Guest

I think they will — as many of the top 50 and possibly a few of the top five will also — probably combine/merge as we are now back in a merger-friendly federal administration.

Doug Garnett
BrainTrust
Doug Garnett
President, Protonik
2 years 8 months ago

Amazon continues its evolution into brick and mortar. They’re able to mask it here with the idea of online ordering. But they’re wily PR folks. This gives them stores. And we could start placing bets on when this effort turns into stores — and accelerates what they started with bookstores.

This is key to Amazon’s future. At this point, they are only profitable because of cloud services — and they appear to be losing money on every retail-equivalent sale. Bricks are their only path to what Wall Street wants — that the bulk of their revenue return profit.

A brick is still a brick. But I’ll give them kudos. Efforts like this may create opportunity for them to arrive at bricks with new approaches.

Ricardo Belmar
BrainTrust

Amazon is very cleverly using its incredible skill at making a process convenient to drive adoption and continuing to apply this to traditional domains once owned exclusively by brick and mortar retailers. The Amazon Fresh Pickup concept sure looks to be a great execution of click and collect for grocery. If it saves people time, and maintains a high level of convenience and satisfaction, yes, they could quickly achieve top 5 status in the grocery market. They already have trusted brand recognition which will at a minimum drive many people to give them a try.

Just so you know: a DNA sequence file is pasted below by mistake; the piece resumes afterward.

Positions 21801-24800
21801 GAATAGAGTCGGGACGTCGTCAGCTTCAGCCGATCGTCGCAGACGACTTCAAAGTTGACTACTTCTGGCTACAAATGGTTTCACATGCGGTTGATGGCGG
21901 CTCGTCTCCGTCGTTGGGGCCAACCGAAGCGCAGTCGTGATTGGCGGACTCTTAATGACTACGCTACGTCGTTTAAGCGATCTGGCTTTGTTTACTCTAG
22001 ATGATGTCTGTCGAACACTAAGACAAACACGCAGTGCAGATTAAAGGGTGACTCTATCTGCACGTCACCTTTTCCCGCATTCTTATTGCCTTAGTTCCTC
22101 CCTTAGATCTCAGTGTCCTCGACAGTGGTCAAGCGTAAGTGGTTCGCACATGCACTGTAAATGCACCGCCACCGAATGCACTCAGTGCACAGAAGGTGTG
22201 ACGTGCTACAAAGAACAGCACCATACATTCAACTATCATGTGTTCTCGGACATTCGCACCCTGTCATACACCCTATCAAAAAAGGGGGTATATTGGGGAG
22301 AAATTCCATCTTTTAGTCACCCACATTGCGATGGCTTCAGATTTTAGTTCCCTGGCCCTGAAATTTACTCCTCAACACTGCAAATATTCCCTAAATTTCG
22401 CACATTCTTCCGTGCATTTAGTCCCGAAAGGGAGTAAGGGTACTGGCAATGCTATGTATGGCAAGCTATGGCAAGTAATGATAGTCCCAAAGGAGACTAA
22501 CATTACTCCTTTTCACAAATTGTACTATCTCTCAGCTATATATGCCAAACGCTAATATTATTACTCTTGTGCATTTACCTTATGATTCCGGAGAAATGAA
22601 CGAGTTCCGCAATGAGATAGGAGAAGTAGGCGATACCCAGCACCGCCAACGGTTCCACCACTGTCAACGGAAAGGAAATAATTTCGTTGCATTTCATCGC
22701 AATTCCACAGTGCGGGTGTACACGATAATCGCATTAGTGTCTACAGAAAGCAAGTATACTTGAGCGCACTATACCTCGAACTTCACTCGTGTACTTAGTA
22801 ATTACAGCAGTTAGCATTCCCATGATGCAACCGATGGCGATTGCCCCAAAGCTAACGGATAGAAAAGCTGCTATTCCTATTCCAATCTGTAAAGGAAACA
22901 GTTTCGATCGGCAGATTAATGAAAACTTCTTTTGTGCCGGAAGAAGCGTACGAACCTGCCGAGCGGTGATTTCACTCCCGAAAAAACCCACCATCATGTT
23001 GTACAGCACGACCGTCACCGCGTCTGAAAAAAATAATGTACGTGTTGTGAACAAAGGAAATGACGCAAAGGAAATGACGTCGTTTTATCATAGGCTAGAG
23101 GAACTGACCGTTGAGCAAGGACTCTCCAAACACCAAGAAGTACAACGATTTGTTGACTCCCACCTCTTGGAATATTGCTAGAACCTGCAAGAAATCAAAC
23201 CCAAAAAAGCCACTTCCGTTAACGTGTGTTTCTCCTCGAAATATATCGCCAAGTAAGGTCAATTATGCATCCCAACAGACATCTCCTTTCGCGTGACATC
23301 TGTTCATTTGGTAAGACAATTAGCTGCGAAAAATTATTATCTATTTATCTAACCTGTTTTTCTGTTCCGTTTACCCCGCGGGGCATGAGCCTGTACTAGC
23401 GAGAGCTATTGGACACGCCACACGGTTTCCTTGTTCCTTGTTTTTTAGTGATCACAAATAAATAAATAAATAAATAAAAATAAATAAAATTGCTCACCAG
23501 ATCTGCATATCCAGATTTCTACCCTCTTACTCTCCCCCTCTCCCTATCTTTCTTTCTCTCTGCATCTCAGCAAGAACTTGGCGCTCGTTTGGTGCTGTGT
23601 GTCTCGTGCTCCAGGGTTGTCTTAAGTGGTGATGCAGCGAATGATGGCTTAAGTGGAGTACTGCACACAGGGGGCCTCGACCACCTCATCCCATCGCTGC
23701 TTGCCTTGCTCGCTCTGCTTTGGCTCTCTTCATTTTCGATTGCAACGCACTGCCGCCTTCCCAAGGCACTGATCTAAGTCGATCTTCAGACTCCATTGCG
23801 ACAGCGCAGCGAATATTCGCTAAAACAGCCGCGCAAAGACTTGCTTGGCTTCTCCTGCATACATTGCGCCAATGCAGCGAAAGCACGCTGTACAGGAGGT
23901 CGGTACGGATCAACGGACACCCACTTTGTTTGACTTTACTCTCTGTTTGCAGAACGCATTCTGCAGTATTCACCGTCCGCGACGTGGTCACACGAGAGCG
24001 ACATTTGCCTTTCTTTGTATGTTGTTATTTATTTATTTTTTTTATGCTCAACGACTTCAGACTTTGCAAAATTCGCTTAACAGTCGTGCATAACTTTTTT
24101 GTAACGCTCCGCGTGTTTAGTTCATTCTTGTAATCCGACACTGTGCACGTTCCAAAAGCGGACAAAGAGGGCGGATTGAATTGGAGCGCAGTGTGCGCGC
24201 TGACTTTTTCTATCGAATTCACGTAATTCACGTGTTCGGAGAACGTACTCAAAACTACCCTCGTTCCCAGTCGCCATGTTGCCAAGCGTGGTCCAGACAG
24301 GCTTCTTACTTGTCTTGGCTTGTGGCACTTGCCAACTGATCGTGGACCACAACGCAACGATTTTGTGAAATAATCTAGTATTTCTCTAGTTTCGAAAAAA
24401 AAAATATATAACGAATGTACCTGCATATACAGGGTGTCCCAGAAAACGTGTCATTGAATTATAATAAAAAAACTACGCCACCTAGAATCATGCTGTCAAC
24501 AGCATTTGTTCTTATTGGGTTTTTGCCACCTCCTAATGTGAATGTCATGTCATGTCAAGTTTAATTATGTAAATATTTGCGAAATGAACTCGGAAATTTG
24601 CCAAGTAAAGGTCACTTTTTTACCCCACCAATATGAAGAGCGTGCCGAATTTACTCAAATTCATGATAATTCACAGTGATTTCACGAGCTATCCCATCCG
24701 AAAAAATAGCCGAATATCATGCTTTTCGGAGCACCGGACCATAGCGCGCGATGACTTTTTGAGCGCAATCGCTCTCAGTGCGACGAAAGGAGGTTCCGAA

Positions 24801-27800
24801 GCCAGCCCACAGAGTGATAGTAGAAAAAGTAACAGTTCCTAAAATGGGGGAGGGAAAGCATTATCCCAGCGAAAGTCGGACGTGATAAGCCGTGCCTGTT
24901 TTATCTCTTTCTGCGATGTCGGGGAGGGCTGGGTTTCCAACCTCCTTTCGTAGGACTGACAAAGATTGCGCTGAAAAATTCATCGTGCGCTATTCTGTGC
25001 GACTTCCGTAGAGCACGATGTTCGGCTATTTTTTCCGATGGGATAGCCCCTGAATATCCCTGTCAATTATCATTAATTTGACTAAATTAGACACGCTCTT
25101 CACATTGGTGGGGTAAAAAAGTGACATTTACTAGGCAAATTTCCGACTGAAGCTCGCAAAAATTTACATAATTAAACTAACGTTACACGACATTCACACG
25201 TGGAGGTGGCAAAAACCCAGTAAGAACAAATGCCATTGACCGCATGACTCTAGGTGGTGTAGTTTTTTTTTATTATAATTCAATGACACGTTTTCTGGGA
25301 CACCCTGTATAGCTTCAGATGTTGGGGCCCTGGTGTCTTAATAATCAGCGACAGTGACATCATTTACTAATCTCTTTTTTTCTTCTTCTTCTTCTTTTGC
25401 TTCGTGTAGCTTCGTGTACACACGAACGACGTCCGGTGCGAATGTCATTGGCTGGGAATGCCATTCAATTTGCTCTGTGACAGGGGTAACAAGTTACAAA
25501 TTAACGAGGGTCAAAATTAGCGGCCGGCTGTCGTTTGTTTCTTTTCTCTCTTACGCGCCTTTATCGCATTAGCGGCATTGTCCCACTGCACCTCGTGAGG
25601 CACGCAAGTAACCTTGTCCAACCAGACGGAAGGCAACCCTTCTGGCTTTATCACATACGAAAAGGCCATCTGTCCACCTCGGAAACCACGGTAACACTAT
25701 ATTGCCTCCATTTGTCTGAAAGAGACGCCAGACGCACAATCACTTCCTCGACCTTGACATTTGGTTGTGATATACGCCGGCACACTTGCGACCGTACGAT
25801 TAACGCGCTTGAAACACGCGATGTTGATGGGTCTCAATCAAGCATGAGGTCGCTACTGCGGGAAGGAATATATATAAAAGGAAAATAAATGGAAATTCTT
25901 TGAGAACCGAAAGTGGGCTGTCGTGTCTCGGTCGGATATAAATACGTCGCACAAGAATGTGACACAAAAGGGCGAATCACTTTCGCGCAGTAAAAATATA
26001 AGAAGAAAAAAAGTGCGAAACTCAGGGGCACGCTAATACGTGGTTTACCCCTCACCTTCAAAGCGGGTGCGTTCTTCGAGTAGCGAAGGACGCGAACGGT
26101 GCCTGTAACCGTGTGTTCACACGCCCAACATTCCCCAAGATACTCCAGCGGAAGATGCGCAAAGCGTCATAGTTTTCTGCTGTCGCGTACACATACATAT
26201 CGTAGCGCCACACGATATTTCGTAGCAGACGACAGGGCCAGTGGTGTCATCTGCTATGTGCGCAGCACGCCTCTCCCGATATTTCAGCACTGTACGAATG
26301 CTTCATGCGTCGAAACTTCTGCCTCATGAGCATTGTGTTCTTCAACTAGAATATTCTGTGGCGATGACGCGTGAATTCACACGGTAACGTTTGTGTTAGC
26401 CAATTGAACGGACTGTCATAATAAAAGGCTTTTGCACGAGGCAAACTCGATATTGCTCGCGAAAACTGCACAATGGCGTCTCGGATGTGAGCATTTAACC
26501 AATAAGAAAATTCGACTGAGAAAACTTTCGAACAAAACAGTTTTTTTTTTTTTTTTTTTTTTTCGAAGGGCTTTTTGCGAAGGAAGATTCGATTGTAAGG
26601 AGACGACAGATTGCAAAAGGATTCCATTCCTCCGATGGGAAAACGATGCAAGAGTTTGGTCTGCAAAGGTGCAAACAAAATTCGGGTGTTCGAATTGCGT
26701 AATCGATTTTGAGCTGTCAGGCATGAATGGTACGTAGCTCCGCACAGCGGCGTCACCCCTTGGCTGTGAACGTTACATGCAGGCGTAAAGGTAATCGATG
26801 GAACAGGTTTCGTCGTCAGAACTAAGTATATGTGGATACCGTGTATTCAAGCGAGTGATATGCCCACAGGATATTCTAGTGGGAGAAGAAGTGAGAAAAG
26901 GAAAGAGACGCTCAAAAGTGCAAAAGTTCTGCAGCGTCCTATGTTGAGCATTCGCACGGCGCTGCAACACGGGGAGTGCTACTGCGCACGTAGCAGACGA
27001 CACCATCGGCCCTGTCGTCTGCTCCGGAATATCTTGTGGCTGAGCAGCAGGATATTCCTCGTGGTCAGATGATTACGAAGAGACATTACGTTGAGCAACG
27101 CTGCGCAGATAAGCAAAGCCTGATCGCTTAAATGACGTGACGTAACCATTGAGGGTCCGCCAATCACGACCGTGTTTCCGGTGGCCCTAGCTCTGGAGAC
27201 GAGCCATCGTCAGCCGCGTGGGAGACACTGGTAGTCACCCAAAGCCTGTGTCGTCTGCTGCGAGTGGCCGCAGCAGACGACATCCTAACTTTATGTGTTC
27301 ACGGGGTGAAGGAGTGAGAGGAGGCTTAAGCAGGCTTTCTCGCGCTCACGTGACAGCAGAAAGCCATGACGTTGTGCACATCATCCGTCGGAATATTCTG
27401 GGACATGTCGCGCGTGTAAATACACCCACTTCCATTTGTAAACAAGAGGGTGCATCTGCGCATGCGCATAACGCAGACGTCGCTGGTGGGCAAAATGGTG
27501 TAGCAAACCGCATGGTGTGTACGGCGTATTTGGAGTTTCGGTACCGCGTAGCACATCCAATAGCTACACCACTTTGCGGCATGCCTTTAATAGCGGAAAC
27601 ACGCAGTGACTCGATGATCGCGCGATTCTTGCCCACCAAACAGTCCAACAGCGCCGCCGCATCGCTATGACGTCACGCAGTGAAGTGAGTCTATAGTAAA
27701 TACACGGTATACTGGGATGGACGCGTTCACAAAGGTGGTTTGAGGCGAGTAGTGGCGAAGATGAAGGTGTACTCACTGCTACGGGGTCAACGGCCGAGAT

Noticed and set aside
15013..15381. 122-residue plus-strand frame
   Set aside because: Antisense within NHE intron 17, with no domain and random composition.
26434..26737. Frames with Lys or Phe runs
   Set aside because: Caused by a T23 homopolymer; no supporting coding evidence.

They are certainly not alone at this, particularly as we’ve seen outside the US — look at how retailers like Sainsbury’s are doing this in the UK and their adoption rate. We see Kroger and others in the US are active in this space so the competition will be strong, but history tells us Amazon knows how to execute successfully.

Tony Orlando
BrainTrust

I’m getting in to this a little late, but here is my take on this. Amazon Fresh can and will do well in affluent areas and with time-starved city dwellers. I spent a few hours going through Amazon Fresh and unless you have tons of money to spare, the prices are outrageous. Amazon can charge whatever they want, but 30 to 40 dollars per pound for strips or rib eyes and 45 to 50 dollars per pound for filets seems like a bit over the top. This goes on and on, and “free delivery” is no problem when you can charge twice or more for the same product you can buy inside a supermarket. Oreos and snacks on the dry side are pretty reasonable, but the perishables simply aren’t even close to being competitive, and that is my take on this. Amazon can charge whatever they want, but again, it is for a limited audience and they know it, so good for them.

Frank Poole
Guest
2 years 8 months ago

I was hoping you’d offer a view, so thanks!

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Braintrust
"I think that it's a fair bet that Amazon will at least come close to the top five U.S. grocery retailers by 2022."
"...it’s hard not to imagine a very different grocery retailing landscape by 2022."
"Achieving a top five grocery position in the U.S. in five years is a tall order for Amazon..."